I’m cloning an existing Image profile and create a new one. Use “New-EsxImageProfile -CloneProfile “<name which we obtained in the previous step>” -Name “<name of the new profile>” -Vendor “VMware,Inc.”” PowerCLI command

Check and confirm the Cloned Image profile

Also, at this stage you can add any third party drivers and any plugins to the image profile. You can read my “Image Builder” post for more details.

Export created Image profile to an ISO or Zip file at the next step. Power CLI command is “Export-EsxImageProfile -ImageProfile “<image profile name>” -ExportToIso -File “<location>””

Check the created ISO image inside the folder and we are done with the Image Profile creation for Auto Deploy


Host Profile Creation for Auto Deploy

Hope you already know about VMware Host Profiles which we can place all the ESXi configuration and apply to a new ESXi host and get all the configuration at once before we release to the Production. I would recommend you to do all the configuration in a single host and create a Host Profile referencing the configured host.

I’m showing you how to Extract the configuration from a reference host as Host Profile creation is a separate part to discuss.

Right-click on the fully configured ESXi host which is added to your vCenter and select “Host Profiles” and “Extract Host Profile…” from the Web UI.

Provide a name and a description click “Next” and click “Finish” at the final window.



Creating Auto Deploy Rules

Now we have successfully completed more than 80% of the configuration and to automate the process you need to have set of rules to perform the tasks such as boot the Host using the Image Profile, attach and apply the Host Profile, add Host in to a cluster automatically without a user interaction.

Basically, in this rule set it defines the boot image, Host Profile, Cluster which this host needs to be added. Also, we need to specify the IPv4 address range which these hosts reside. Let’s jump in to create the Auto Deploy rules.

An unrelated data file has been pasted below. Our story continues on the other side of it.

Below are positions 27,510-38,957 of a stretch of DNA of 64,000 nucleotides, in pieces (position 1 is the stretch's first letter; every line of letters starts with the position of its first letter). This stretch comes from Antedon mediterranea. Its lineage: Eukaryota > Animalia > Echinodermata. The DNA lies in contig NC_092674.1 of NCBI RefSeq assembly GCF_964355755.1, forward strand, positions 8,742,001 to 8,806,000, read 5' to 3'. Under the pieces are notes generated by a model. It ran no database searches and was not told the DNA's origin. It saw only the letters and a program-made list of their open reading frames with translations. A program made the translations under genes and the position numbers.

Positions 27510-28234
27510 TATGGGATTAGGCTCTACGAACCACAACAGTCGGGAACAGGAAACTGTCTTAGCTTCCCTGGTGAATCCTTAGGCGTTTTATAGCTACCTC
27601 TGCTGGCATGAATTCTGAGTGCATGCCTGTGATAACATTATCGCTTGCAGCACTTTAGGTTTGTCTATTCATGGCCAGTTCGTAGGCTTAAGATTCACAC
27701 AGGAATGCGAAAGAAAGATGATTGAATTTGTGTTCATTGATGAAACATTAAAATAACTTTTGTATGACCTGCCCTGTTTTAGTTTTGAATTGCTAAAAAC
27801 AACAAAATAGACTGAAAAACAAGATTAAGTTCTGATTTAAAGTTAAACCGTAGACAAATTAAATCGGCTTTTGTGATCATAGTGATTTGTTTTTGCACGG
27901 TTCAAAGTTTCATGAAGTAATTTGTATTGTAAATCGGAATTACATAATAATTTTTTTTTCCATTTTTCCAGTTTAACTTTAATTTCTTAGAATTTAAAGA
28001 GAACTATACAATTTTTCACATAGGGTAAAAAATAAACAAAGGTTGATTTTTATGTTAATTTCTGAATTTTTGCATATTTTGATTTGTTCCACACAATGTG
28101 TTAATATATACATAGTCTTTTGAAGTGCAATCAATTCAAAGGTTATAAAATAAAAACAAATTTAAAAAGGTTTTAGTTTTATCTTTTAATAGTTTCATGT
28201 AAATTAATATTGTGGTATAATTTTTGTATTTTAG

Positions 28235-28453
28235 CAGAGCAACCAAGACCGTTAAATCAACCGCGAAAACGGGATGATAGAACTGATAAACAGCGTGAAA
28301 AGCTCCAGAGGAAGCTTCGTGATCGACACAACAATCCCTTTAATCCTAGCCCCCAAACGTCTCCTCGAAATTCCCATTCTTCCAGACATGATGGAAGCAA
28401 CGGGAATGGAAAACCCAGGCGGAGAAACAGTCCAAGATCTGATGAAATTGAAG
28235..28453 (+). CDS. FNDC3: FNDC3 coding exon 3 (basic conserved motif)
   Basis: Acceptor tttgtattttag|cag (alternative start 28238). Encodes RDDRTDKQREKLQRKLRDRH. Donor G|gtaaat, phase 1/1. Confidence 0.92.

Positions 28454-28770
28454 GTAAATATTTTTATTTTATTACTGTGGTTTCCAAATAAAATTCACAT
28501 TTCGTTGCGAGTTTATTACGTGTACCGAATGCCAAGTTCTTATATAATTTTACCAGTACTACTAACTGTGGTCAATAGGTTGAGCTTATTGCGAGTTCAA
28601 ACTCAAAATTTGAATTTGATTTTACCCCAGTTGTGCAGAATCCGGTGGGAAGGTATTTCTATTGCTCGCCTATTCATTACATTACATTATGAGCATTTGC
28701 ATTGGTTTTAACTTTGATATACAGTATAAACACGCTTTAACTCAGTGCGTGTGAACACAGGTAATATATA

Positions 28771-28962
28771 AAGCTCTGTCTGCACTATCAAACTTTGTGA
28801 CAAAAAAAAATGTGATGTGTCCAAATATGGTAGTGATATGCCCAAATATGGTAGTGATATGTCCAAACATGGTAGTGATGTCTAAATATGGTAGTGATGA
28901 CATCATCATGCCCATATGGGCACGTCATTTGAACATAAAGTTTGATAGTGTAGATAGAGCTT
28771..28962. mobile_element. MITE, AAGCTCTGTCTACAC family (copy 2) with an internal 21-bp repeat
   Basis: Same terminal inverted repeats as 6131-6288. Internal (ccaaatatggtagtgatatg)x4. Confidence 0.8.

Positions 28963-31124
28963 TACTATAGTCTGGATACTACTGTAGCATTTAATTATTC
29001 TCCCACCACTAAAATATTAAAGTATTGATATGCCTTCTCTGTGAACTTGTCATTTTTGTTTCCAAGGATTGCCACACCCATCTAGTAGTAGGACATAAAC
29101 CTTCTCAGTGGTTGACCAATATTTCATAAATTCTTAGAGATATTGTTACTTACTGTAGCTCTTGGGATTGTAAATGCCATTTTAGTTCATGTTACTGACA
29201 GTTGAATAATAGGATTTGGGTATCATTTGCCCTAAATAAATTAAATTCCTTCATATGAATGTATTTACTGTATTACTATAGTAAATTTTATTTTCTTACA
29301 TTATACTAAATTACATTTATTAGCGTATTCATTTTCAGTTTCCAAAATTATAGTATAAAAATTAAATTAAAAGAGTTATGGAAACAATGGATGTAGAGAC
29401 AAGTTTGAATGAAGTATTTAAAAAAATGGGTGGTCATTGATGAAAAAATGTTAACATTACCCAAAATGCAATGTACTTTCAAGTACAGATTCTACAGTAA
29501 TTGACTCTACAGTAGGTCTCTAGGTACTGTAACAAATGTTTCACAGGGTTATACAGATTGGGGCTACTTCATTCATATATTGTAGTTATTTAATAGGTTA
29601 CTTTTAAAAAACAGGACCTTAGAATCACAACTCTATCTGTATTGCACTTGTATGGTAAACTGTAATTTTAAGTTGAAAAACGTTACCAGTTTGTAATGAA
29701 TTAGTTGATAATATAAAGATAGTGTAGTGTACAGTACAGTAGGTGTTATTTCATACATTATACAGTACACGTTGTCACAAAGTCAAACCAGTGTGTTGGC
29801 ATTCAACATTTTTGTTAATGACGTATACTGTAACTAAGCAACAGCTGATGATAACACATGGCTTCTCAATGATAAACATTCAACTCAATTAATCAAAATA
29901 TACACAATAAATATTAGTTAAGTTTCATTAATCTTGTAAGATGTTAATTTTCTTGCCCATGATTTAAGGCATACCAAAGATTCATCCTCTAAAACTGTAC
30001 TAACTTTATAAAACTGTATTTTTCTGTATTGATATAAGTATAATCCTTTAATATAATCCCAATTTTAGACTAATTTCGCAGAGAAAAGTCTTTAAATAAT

Firstly, we need to upload the created Image profile as the boot image. Use this command to create the rule

“New-DeployRule -Name “<specify a name for the rule>” -Item “<Image profile name>” -Pattern “ipv4=<dhcp address range of the hosts>””

Uploading image will take couple of minutes and wait until it complete the upload, you can see the status in the Power CLI window.

Once the Image profile uploaded and complete the rule creation you can see the added rule as below

Add the created boot image Deploy Rule to the Auto Deploy process by using “Add-DeployRule <created rule name>. Similar output can be seen after the complete addition.

Let’s create a rule to add this host to a specified cluster while it deploying the host. You need to create a cluster in the vCenter, in my case my cluster name is “ARAutoDeployCluster”. Use “New-DeployRule -Name “<name of the rule>” -Item “<Cluster name>” -Pattern “ipv4=<host address range>”” command to create the rule. Rule output can be seen as below.

Host Profile needs to be added to the host to get the exact configuration and we need to create a rule for that. Use “New-DeployRule -Name “<rule name>” -Item “<Created Host Profile Name>” -Pattern “ipv4=<host address range>”

We have created the rules and still didn’t add the rules to the process. Add these rules using “Add-DeployRule” command


Great! now we are almost done. You need to set the first boot device as the Network boot to stream the boot image from the TFTP server and restart the host. It will get an IP address and boot image details from your DHCP server and will start to deploy the host.


Check your vCenter and your new host will appear and add to your Cluster as you specified in the rule set.

Sometimes, you might use the FQDNs to add hosts to the vCenter but here you can see the host added with IP address. That’s a good point, as a best practice we use either IPs or FQDNs to add host to the vCenter. But here my host added with the IP and I wanted to fix it.

This also a very important when you are using Auto Deploy in your environment since the IPs obtain through the DHCP IPs will change, I recommend to use the IP reservation for the Auto Deploy hosts. Also, creating A and PTR records in your DNS server these Hosts will connect with the FQDNs.

I got the MAC address of my new host and created an IP reservation in my DHCP scope.

Try to remove the Host from the vCenter if it added with the IP address and reboot the host. Check the status your Host will connect with the FQDN. So that’s all done.